Summary of nucleotide variations in the partial 16S mitochondrial gene of O.paracephala. Only variable sites are shown. Dots indicate identity with the O.paracephala sequence taken from GenBank with accession number AB079256 as a reference. The number above corresponds to nucleotide base pair position.

Table 3

Haplotype data of O.paracephala from Tekolok Estuary and GenBank database based on 16S mitochondrial gene

All Figures

thumbnail Fig. 1

Sample collection sites (1) of Ophiocara porocephala at Tekolok Estuary, West Nusa Tenggara

In the text
thumbnail Fig. 2

Ophiocara porocephala collected from Tekolok Estuary (Documented by Lukman Hakim)

In the text
thumbnail Fig. 3

PCR amplification of 16S mitochondrial gene fragments generated by primers (16Sar and 16Sbr) from O.paracephala collected from Tekolok Estuary and coded with LTK (M= size marker 2000 bp, 1L=LTK-01, 2L=LTK-02, 3L=LTK-03, 4L=LTK-04, 5L=LTK-05, 6L=LTK-06, and 7L=LTK-07)

In the text
thumbnail Fig. 4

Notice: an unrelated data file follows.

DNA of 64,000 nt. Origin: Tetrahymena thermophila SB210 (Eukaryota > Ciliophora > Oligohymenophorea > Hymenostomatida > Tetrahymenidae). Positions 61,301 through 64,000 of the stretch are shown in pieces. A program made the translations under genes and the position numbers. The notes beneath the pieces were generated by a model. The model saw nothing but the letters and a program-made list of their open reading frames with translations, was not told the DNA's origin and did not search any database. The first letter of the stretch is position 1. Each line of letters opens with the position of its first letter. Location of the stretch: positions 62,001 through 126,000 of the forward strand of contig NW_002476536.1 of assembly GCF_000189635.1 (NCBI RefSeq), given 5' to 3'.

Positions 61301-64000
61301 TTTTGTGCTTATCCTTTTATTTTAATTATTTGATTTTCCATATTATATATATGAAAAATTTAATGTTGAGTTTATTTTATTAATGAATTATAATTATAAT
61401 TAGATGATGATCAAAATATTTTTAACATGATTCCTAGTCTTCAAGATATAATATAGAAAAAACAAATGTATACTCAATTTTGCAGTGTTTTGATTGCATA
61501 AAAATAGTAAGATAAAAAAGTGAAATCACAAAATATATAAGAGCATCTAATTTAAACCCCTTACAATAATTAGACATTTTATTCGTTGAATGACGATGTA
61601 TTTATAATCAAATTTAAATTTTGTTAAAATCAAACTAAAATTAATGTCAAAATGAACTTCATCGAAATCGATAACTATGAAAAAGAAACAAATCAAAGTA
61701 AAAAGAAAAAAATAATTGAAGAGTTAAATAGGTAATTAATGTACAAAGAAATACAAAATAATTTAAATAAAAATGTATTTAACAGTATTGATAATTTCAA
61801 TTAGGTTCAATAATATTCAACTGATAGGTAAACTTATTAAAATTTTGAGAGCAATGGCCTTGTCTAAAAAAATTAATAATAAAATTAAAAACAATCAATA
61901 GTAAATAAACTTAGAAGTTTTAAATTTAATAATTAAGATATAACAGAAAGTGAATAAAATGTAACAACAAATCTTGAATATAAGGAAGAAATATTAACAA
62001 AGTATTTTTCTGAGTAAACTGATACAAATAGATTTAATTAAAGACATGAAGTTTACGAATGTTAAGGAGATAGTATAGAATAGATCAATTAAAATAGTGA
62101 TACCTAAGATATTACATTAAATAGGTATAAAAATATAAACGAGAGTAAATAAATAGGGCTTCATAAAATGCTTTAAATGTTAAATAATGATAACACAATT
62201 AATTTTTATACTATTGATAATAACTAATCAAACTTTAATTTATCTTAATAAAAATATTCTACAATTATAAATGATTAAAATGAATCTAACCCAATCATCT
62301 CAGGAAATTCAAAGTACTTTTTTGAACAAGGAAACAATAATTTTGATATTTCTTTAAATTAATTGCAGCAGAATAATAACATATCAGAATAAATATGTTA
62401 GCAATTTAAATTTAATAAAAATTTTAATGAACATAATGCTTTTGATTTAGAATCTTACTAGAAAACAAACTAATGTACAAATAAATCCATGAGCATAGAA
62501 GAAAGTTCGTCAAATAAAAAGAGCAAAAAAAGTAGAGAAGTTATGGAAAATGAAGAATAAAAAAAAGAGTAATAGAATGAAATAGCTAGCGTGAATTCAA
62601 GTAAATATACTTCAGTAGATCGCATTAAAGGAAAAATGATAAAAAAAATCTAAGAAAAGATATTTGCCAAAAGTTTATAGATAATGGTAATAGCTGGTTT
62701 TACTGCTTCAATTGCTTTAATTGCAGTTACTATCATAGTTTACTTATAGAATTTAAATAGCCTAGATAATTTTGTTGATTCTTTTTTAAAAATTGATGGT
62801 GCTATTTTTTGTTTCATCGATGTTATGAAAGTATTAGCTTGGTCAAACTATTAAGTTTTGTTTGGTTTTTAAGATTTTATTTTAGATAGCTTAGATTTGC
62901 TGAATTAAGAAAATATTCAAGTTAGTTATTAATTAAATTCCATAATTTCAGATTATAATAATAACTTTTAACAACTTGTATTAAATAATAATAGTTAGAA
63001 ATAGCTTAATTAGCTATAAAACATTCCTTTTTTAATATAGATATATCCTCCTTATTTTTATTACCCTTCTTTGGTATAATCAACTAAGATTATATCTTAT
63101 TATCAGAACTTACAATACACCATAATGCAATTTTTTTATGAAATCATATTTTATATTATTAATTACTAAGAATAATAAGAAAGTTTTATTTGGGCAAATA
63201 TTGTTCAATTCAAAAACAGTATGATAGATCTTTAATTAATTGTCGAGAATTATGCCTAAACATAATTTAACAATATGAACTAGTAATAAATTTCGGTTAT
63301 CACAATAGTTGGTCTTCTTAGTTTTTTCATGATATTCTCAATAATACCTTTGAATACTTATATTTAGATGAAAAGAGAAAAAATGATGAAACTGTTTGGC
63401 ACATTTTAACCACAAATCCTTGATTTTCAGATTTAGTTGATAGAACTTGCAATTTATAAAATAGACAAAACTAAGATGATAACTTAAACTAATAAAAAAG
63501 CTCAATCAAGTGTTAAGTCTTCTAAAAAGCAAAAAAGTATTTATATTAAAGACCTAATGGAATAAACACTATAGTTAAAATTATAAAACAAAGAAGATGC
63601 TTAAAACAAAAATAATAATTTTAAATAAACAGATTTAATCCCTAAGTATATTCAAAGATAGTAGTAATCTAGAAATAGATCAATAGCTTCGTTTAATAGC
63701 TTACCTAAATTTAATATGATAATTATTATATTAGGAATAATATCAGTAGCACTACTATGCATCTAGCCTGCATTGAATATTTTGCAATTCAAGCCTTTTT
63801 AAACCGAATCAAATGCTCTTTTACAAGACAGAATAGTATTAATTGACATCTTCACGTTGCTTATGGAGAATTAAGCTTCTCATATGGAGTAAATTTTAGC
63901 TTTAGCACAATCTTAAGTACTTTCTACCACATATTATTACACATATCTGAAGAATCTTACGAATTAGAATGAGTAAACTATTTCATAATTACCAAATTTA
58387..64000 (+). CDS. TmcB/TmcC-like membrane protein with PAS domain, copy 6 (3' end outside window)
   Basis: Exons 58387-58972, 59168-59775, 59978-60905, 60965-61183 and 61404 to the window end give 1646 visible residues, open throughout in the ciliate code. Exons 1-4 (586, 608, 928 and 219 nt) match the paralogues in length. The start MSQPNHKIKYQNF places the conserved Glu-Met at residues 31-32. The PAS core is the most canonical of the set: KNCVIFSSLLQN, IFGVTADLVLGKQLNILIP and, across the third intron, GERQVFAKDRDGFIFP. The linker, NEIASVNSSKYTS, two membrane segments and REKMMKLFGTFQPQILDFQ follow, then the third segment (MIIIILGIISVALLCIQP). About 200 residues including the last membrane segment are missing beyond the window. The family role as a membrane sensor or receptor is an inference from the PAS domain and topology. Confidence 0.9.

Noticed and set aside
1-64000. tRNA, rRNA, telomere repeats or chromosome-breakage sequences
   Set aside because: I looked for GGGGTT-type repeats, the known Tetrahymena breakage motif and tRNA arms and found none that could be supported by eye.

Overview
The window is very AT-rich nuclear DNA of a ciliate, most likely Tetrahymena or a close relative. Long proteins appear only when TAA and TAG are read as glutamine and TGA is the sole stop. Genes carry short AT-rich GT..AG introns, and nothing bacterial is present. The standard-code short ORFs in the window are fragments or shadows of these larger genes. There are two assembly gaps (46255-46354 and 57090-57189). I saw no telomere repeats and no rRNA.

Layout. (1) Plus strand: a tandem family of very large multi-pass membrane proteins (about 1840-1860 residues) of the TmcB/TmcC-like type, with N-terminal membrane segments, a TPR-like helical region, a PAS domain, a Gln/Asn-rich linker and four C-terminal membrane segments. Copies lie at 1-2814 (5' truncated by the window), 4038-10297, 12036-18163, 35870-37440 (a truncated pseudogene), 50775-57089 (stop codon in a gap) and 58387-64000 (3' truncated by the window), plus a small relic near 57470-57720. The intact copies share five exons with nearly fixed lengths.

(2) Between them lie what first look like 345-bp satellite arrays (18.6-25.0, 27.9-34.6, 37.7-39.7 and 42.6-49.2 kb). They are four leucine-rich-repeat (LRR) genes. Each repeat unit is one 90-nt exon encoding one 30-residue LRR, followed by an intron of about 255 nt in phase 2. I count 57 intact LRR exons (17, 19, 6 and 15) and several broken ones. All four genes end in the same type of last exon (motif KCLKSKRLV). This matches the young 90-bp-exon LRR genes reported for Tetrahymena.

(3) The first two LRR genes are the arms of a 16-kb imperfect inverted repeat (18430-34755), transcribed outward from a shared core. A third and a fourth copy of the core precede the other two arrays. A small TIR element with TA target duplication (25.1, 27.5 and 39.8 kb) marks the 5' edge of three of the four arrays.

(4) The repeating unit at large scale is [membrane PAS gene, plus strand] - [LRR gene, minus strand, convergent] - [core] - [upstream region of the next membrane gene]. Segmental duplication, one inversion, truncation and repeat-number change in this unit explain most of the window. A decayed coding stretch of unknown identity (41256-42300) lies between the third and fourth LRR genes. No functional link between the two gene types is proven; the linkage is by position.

Construction of Median Joining Network from 599 bp 16S sequence of O.paracephala. Each haplotype is represented by a circle and sizes of circles are relative to the number of individuals sharing a specific haplotype. Haplotypes are labelled according to the population (Green=Tekolok Estuary, Red=Japan, Blue=UK).

In the text
thumbnail Fig. 5

Phylogenetic tree of O.paracephala inferred from DNA sequences of 16S mitochondrial gene. The number of each node represent bootstrap NJ (left) and ML (right). Scale corresponds to substitution/site. LTK is sample code of O.porocephala from Tekolok Estuary and other O. porocephala was taken from GenBank.

In the text